A person who evaluates religious belief systems solely on the basis of reason, rather than on dogma, tradition, faith or authority. The term freethought movement is often used to describe the full spectrum of nontheism.
Jesus’ instruction to his disciples (as told in Matthew 28:16-20) to “go and make disciples of all nations.” This exhortation has provided the motivation and justification for Christianity’s missionary activities around the world from the time of the early church.
Someone who, deep down, doesn’t believe in God, though that person might not even consciously realize it.
A person who not only is an atheist but believes that religion is, on the whole, harmful and should be opposed whenever it conflicts with science or threatens societal interests. Capitalize both words.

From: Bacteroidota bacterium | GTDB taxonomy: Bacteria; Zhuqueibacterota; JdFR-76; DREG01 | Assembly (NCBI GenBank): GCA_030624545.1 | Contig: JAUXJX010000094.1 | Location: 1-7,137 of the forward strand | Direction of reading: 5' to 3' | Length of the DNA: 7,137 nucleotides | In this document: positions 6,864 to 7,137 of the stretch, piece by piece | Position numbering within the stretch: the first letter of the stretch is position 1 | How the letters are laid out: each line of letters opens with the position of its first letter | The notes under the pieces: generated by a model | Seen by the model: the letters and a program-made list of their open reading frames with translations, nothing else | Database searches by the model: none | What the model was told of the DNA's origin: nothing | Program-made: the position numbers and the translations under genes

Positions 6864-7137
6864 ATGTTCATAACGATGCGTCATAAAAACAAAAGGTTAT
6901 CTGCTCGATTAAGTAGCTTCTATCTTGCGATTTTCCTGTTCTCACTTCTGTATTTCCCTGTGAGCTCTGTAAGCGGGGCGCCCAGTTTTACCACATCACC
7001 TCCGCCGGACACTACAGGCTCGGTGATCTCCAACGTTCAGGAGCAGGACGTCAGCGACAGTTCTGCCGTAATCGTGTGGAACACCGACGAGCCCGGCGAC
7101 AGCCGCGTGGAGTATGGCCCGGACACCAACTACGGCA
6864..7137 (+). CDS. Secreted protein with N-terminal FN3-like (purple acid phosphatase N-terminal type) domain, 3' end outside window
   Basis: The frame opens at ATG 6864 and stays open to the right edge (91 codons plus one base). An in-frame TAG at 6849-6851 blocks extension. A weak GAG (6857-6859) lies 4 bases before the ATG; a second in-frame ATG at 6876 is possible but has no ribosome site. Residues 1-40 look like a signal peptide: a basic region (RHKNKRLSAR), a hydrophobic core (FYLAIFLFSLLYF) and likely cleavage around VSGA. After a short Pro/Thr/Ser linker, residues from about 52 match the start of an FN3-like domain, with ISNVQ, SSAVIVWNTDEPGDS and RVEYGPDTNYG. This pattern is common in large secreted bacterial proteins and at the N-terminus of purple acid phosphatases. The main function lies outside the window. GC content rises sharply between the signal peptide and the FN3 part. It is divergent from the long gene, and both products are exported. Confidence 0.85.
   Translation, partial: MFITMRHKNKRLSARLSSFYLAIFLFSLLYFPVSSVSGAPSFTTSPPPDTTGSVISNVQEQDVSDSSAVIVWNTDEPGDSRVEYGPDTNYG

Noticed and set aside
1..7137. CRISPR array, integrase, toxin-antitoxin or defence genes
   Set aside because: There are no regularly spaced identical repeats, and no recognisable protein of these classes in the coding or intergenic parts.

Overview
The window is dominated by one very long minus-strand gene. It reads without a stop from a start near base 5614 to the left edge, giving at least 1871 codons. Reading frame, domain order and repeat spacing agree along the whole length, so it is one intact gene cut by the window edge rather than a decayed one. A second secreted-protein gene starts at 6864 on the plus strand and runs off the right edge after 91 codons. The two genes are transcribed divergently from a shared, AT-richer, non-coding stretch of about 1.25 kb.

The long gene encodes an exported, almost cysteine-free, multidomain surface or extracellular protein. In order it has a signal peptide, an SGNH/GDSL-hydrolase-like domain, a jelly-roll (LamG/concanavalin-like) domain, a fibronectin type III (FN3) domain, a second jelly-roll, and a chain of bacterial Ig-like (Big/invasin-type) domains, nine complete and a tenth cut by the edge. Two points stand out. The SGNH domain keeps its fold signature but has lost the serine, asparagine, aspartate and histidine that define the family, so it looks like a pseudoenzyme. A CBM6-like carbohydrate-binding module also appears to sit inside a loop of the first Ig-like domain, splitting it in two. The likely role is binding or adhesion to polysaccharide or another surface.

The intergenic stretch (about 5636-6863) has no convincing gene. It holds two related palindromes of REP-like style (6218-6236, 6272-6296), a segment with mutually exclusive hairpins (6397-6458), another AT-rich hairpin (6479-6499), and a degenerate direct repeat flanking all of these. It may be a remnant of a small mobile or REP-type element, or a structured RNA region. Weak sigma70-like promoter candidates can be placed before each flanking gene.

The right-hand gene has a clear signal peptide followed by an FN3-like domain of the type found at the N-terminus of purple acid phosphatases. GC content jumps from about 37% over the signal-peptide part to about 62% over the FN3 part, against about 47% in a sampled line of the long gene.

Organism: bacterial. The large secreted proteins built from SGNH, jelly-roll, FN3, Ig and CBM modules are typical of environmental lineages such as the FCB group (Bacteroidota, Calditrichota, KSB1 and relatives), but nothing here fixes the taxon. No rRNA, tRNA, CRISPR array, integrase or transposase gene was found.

An individual who relies on logic and reason for knowledge and a system of ethics, rather than on faith or religion.
A term used by some evangelicals to describe a conversion-moment prayer, in which a person acknowledges sinfulness and seeks a relationship with Christ.
Someone who questions claims about the supernatural and insists on evidence as a condition for belief.
Ordained monks and nuns in Theravada Buddhism are given the honorific Venerable before their names. In Roman Catholicism, the term is applied posthumously when a pope has approved the first stage in a person’s official cause for canonization, as in Venerable Fulton Sheen. Also, in the Episcopal Church, archdeacons are addressed with the honorific the Venerable, as in the Venerable Jill Smith. See religious titles.